With the original content play going great across the OTT market. Netflix plans to strengthen its original content even more and plans to spend INR 3,000 CR in 2019 and 2020 for the Indian market. Reed Hastings of Netflix revealed the plan at the Hindustan Times Leadership Summit on Friday.
Netflix in the recent times has been on a hiring spree and according to Hastings there are close to 100 employees at its Mumbai, across marketing and support teams, and another 1,000 developing content in various capacities.
Hastings at the Hindustan Times Leadership Summit also mentioned that these are in addition to a slew of licenced content it has been picking up—its partnerships include Karan Johar’s Dharmatic Entertainment and Shah Rukh Khan’s Red Chillies Entertainment.
Netflix is gearing up for its launch of horror anthology Ghost Stories, a sequel to last year’s Lust Stories, Ajay Devgn’s Tribhanga starring Kajol, Dibakar Banerjee’s Freedom and Atul Sabharwal’s Class of ’83, produced by Red Chillies.
Hastings also said that India will see huge investments in the coming years from both foreign players— such as Netflix, Amazon Prime Video and new entrants including Disney+ and Apple TV+—as well as local entities like Hotstar; which will lead to a lot more content catering to all needs and tastes, with binge-watching Indians becoming used to the idea of regularly checking streaming services for their latest offerings.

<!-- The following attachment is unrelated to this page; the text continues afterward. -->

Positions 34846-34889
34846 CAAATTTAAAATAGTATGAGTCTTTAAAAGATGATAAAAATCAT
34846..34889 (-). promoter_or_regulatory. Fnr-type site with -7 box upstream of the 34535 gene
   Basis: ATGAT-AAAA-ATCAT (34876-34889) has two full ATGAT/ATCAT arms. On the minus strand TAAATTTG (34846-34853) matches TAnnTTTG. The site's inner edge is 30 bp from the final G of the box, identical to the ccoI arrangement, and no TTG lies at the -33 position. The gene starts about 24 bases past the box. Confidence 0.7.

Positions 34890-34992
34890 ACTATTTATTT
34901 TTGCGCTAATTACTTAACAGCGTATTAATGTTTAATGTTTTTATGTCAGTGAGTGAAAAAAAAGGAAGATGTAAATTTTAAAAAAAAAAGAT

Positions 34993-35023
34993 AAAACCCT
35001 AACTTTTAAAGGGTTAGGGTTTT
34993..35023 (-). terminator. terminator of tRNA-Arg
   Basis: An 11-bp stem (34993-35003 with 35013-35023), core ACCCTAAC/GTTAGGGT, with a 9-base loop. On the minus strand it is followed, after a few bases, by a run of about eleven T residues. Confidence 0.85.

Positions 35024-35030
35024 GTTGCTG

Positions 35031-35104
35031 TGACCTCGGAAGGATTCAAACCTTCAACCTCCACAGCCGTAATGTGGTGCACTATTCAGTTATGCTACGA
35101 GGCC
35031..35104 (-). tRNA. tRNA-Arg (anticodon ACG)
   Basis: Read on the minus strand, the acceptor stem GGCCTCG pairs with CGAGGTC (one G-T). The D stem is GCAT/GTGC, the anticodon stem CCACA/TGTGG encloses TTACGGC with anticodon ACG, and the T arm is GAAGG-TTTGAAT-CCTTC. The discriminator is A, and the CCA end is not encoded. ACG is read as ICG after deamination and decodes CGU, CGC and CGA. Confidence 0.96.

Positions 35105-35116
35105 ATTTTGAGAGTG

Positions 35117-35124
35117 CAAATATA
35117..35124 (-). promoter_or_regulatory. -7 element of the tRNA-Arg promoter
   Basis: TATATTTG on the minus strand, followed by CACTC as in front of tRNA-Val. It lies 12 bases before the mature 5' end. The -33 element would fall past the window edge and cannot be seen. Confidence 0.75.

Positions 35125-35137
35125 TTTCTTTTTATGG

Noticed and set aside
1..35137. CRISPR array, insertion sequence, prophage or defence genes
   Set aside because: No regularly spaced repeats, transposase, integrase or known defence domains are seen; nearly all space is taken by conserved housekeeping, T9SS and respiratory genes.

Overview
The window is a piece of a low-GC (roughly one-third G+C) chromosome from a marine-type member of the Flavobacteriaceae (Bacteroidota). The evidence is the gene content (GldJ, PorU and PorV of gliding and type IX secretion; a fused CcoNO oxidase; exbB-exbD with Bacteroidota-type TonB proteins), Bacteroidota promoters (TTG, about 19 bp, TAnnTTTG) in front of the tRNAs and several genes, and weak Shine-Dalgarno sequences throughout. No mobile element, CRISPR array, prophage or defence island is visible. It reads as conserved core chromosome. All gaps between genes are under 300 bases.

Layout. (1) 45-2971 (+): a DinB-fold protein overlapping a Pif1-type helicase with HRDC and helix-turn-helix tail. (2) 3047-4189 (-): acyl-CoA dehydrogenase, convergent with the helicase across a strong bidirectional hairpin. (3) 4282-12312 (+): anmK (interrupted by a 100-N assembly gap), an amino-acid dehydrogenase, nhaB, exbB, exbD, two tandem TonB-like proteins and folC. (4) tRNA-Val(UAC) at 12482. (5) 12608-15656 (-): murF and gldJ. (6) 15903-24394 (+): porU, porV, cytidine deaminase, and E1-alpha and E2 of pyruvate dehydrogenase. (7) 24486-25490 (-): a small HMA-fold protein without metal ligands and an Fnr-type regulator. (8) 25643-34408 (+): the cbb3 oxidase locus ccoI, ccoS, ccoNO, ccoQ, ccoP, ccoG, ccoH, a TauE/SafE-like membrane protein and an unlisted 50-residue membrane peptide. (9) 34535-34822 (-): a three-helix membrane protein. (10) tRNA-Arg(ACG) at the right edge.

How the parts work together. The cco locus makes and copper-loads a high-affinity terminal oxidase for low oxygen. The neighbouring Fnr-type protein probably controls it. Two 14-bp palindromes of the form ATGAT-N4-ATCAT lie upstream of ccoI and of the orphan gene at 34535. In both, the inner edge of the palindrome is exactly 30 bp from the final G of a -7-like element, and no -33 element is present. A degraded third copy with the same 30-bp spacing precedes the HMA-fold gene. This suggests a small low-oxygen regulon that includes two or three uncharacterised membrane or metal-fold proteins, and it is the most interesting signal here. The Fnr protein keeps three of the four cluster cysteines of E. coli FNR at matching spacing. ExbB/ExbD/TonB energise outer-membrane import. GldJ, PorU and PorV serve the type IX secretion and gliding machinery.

Hastings at the Hindustan Times Leadership Summit said, “Our goal is to be better than anybody else at pleasing audiences and earning viewing from them,” The big successes from India this year have been the third season of romantic comedy Little Things, crime drama Delhi Crime and animation series Mighty Little Bheem, In fact, about 27 million homes outside India have watched Mighty Little Bheem.
Netflix introduced a mobile-only subscription plan at ₹199 a month in India, and it’s been getting good results from this subscription plan.
Hastings said the company plans to aggressively push the plan, the first mobile-specific option anywhere in the world.
Hastings also reiterated the need for over-the-top streaming (OTT) platforms to adopt a self-regulation model—something the ministry of information and broadcasting mentioned earlier last month.